Founded in 1982 and headquartered in California, Autodesk creates software for professionals in engineering, architecture, construction, manufacturing, media and entertainment industries. Some of you may know Autodesk by its notable product AutoCAD. Basically, what Autodesk is to architects, engineers, manufacturing professionals is what Adobe is to creative folks. See below for a few examples of what Autodesk software can do.
The company’s main business segments include AEC (Architecture, Engineering & Construction), AutoCAD & AutoCAD LT, Manufacturing (MFG) and Media & Entertainment (M&E). Below is a summary of some of the main products offered in each business segment:
In FY 2020, revenue share of these segments was 42% for AEC, 29% for AutoCAD, 22% for MFG and 6% for M&E. Compared to FY2019, share of AEC and AutoCAD increased by 200 and 100 basis points respectively, while that of MFG and M&E decreased.
Regarding distribution, Autodesk employs three different distribution options. Firstly, the company sells products through its online store to end users and through dedicated internal salesforce. Secondly, Autodesk sells directly to resellers who, in turn, sells to end users. The last option is a two-tiered distribution in which Autodesk sells to tier-1 distributors who sells to resellers before products get to end users. Combined, the two largest distributors (Tech Data and Ingram Micro) were responsible for 45% of the company’s revenue in FY2020. Given that indirect sale was 70% of total revenue, those two distributors occupied 64% of the indirect sale.
Geographically, EMEA and the US were Autodesk’s two biggest markets with 40% and 34% share of revenue in fY 2020 respectively, followed by APAC (19%) and other Americas (7%). Emerging economies such as Brazil, China, Russia and India made up 12% of the total revenue. These figures have stayed largely consistent in the last 3 years for the most part.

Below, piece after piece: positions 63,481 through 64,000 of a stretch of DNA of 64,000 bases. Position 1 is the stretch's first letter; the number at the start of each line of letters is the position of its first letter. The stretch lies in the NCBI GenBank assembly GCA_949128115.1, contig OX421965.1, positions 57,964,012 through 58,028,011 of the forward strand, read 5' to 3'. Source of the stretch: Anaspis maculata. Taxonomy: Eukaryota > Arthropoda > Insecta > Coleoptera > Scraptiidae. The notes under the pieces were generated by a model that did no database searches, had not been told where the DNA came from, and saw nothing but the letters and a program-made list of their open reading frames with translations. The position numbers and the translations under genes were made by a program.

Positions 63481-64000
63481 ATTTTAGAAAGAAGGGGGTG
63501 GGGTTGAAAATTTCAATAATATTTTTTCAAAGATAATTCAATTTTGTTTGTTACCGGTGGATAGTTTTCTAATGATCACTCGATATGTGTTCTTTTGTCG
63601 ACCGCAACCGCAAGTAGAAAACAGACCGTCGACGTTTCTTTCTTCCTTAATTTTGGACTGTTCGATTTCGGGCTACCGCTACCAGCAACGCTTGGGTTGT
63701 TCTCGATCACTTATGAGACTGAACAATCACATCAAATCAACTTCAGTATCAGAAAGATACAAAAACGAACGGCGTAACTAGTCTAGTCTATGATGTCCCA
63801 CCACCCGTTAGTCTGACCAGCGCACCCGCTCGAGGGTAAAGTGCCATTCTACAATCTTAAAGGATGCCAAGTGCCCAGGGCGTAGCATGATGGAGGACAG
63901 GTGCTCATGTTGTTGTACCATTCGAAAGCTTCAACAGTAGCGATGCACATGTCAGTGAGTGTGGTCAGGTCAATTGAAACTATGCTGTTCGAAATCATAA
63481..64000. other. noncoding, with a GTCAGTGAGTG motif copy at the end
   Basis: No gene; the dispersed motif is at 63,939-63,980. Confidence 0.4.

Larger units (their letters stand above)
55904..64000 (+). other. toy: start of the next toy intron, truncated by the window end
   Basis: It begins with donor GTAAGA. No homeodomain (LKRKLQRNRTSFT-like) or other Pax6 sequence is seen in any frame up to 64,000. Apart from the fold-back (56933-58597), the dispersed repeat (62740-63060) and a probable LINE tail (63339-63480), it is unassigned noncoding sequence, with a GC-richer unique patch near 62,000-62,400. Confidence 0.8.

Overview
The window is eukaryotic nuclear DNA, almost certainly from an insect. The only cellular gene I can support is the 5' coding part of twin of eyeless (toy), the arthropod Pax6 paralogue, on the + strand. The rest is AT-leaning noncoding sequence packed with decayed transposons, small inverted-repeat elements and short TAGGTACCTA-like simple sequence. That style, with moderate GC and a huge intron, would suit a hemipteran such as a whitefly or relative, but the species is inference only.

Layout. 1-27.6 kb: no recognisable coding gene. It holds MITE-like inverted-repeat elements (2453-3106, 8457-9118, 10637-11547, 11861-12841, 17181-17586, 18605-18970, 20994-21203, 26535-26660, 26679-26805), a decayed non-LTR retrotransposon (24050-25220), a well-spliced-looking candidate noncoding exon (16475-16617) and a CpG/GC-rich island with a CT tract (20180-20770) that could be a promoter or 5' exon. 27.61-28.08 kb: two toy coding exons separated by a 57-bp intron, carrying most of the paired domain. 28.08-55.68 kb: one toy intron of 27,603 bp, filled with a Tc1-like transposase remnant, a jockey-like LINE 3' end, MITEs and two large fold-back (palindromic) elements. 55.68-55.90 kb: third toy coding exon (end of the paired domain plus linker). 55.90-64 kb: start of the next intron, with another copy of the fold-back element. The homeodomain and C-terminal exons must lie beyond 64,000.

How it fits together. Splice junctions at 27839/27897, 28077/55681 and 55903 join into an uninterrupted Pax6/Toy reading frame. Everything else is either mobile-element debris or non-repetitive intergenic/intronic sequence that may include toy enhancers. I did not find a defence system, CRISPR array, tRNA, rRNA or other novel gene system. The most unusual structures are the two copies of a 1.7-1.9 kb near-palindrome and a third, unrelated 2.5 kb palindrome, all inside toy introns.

Just like most software companies, Autodesk traditionally sold their products through perpetual licenses and earned additional revenue through maintenance plans which allowed customers to receive future upgrades. Perpetually-licensed users could use the software forever, but without new features. Companies could buy a multi-user license or a network license.
The transition was first signaled by the current CEO Andrew Anagnost, who was then the Senior VP of Strategy & Marketing. Later, in February 2016, Autodesk announced that it would stop selling standalone licenses. The only way that customers could use its software individually is through a subscription. The announcement was made in advance to smooth out the transitions in the near future. But why did Autodesk move to subscriptions? There are several reasons:
Subscriptions allow management to make reliable forecast on the business in terms of revenue and cash flow; which is important to any executives.
By continuously delivering new updates and features frequently, Autodesk can increase customer satisfaction. Additionally, Autodesk can also receive customer feedback through data analytics and incorporate such feedback into product development faster.
Frequent updates also bring more security .
Instead of a hefty sum upfront, a smaller subscription fee makes it easier to convince potential customers to buy in.
Plus, customers can easily scale up and down investments on a monthly/yearly basis, if necessary.
The longer a customer stays subscribed, the more profitable he or she is. Hence, Autodesk is incentivized to deliver on products and services to keep customers happy & locked in.